Local paraglider survives crash into CBMR trees

Shoutout to ski patrol

By Kendra Walker

Last week, what started as primo flight conditions and a routine landing situation for a local paraglider abruptly turned into a close call that could have resulted in serious injury or even ended his life. Thanks to the paraglider’s quick thinking and the skilled response from Crested Butte Ski Patrol, Jef Field walked away unscathed after landing in an aspen tree at Crested Butte Mountain Resort. 

CBMR confirmed that on Tuesday, April 2 at approximately 4 p.m., Crested Butte Ski Patrol responded to a call of a paraglider stuck in a tree a few hundred meters south of  the West Wall Lift. “Patrol helped the paraglider down, and no injuries were reported,” said CBMR communications manager Julie Block. 

Field has been paragliding for over 30 years. He has flown all over the world and is a member of the Crested Butte Soaring Society (CBSS), a local community of paragliders and hang gliders who frequently fly together in the Gunnison Valley. Many in the community have seen him and his fellow pilots soaring high from Crested Butte Mountain, surfing the skies amongst the birds. 

“We have a great crew and we look out for each other,” he says of the CBSS. “We really enjoy flying this valley, and flying off the mountain is a tradition that we really appreciate.”

This winter alone, Field has flown more than 20 times from the CBMR launch near Monument. His flight last Tuesday started just like any other. Field says that he went up with two friends that afternoon and they had good weather conditions. “It was a great day, it was one of the early spring days of thermals. Thermals are how we stay up for all those long flights, and we look forward to those. This particular day had really good thermals and I was able to get up to 13,500 feet and fly all the way to Gothic and back. I was having a ball.”

His friends both launched and landed before him. “I flew by myself for another half-hour or so,” he says. When he was ready, Field said he made his way over to one of his favorite places to land. “The boneyard is a flat open area at the top of West Wall Lift. It’s a nice level, open landing zone so it’s a great place to land.”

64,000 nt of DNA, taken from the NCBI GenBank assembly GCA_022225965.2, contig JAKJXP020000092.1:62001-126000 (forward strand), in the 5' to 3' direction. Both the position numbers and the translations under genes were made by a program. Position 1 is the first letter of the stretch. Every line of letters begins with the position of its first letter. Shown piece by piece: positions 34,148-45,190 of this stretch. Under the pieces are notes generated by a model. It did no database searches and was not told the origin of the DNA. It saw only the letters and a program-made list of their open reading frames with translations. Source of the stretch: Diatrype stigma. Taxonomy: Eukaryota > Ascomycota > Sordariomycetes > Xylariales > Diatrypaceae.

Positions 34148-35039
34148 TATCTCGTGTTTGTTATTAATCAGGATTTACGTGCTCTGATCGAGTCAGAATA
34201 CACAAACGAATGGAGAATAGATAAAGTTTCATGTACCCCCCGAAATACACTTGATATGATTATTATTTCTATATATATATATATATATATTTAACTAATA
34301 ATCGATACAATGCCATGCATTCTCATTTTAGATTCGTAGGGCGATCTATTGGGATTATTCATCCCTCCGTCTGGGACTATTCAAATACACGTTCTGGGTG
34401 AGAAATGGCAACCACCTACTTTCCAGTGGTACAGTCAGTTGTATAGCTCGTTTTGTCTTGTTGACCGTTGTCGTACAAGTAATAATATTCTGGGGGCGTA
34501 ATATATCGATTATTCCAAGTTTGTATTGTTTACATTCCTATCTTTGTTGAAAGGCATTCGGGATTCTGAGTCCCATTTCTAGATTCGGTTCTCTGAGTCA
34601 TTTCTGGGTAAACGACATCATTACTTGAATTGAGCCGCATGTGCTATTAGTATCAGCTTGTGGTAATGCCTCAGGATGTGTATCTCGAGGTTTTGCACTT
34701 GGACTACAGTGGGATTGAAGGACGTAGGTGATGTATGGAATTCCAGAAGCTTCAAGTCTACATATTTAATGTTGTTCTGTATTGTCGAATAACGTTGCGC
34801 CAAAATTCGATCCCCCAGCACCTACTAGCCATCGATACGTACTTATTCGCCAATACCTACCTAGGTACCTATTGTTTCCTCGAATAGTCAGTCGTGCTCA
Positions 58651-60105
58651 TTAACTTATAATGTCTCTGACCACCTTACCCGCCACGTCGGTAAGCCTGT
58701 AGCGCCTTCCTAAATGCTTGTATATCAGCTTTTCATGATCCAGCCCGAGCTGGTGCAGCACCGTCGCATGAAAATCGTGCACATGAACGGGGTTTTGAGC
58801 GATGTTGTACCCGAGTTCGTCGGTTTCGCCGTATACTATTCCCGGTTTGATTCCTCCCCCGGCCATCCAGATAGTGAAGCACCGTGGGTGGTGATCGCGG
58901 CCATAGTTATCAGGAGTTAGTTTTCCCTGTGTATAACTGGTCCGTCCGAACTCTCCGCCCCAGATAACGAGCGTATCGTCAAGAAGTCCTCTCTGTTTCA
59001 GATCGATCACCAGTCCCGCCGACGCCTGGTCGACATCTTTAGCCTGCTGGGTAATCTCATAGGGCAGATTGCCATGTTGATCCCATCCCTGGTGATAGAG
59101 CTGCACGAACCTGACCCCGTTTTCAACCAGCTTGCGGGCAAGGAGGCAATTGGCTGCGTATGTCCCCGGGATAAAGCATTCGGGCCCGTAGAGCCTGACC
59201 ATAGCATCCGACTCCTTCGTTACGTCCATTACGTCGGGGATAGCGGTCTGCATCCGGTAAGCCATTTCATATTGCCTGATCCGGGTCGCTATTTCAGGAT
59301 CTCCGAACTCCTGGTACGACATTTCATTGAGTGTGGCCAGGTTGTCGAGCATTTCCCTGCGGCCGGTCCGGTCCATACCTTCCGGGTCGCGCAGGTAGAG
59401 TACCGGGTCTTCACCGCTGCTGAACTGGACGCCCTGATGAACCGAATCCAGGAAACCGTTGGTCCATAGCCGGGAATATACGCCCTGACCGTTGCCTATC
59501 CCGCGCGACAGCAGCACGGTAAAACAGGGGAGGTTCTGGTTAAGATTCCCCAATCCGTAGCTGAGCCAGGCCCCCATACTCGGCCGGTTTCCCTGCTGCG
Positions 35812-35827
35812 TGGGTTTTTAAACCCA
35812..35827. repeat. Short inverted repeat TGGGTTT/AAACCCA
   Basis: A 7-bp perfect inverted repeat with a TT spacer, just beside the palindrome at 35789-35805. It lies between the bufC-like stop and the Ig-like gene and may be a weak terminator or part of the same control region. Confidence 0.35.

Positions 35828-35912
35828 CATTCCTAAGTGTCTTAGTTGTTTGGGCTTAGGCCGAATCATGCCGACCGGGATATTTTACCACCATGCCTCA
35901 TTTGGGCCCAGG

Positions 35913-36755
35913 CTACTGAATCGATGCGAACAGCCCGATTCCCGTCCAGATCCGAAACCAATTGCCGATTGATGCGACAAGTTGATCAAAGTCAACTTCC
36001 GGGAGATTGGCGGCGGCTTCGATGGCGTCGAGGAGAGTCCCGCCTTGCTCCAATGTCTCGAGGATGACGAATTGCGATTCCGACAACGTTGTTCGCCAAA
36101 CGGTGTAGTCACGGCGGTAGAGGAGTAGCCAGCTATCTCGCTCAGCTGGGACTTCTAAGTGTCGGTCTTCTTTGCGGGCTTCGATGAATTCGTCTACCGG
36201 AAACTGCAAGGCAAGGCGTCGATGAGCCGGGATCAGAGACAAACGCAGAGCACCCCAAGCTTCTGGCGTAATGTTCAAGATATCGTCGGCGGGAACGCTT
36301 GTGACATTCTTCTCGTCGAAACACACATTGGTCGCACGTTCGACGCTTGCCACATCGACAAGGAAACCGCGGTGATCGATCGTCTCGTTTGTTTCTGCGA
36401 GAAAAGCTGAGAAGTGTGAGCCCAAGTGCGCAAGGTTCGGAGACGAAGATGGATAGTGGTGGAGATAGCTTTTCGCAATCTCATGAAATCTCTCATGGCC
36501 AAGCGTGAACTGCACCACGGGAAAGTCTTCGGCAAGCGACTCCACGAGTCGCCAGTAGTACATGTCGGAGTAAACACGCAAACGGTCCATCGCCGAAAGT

He continues, “It was a routine landing situation. I did some spirals and lost enough altitude so I could set up for landing.”

Field recalls that the wind was coming out of the north that day. “It’s usually coming out of the west or the south, so my landing approach was 180 degrees opposite of what it usually is. I did a series of five figure eights, switching back and forth over the landing zone. Every time you do one of those figure eight turns, you go up and then you lose altitude in between the next turn, so that you gradually lose more altitude than you gain.”

Field says that everything was going great. However, on his sixth turn, “I came around and hit a really fast sink.” He explains that a sink is a column of falling or sinking air, just the opposite of a thermal. “The very moment that it happened I was all of a sudden closer to the trees than I was comfortable, so I had to make a split-second decision.” 

He explains that he had two choices. “I could pull my left brake and try to turn and avoid the trees. But my concern was all of this happened so fast and if my tip grabbed that tree, it’s game over. One of my paragliding mentors, Rob Sporrer, always told me, ‘Jef, if you ever think there’s a chance to hit a tree…go into the tree, be the tree, love the tree. It’s worse if you catch a tip.’”

Field continues, “When you’re flying, your decisions have to be the best decisions all the time, they can’t be half-assed. It all happened so fast. So I chose choice number two. Instead of turning away, I steered right toward the trees to land in the trees. I’d never hit a tree before, but I truly think that’s what saved me from injury or losing my life.”

Field was left hanging from his lines 30 feet above the ground. He had a radio and was able to communicate with his fellow pilots and with ski patrol. “They came within five minutes, assembled a team, established I was ok, got the ball rolling and had me down on the ground safely within 45 minutes.” He says ski patrol got a rope up to him, which he attached to his harness. “They then lowered me to the ground on the rope.”

Field credits ski patrol for their quick response and skills to help him. “I really want to thank the ski patrol and give a huge shoutout to them. The response was really reassuring to know that we have people like Adam Caira, Ethan Passant, Steven Moss and Steve Duke. I can’t thank them enough and it’s so awesome to have a great team looking out for us.” 

Field had no injuries from the incident and says they were able to recover half of his wing. As of this week, the other half is still hanging in the aspen and he plans to get it out of the tree once the snow melts. 

Field is thankful everything turned out ok. “I’m just glad I’m still alive. I shudder to think if I hadn’t hit the tree what might have happened. I’m so thankful and gracious to be alive and to be able to fly again. It truly is my passion.”

Check Also

Kebler Pass Road a no-go for this weekend

Cottonwood, Gothic will open Friday By Katherine Nettles Despite its best efforts, Gunnison County Public Works …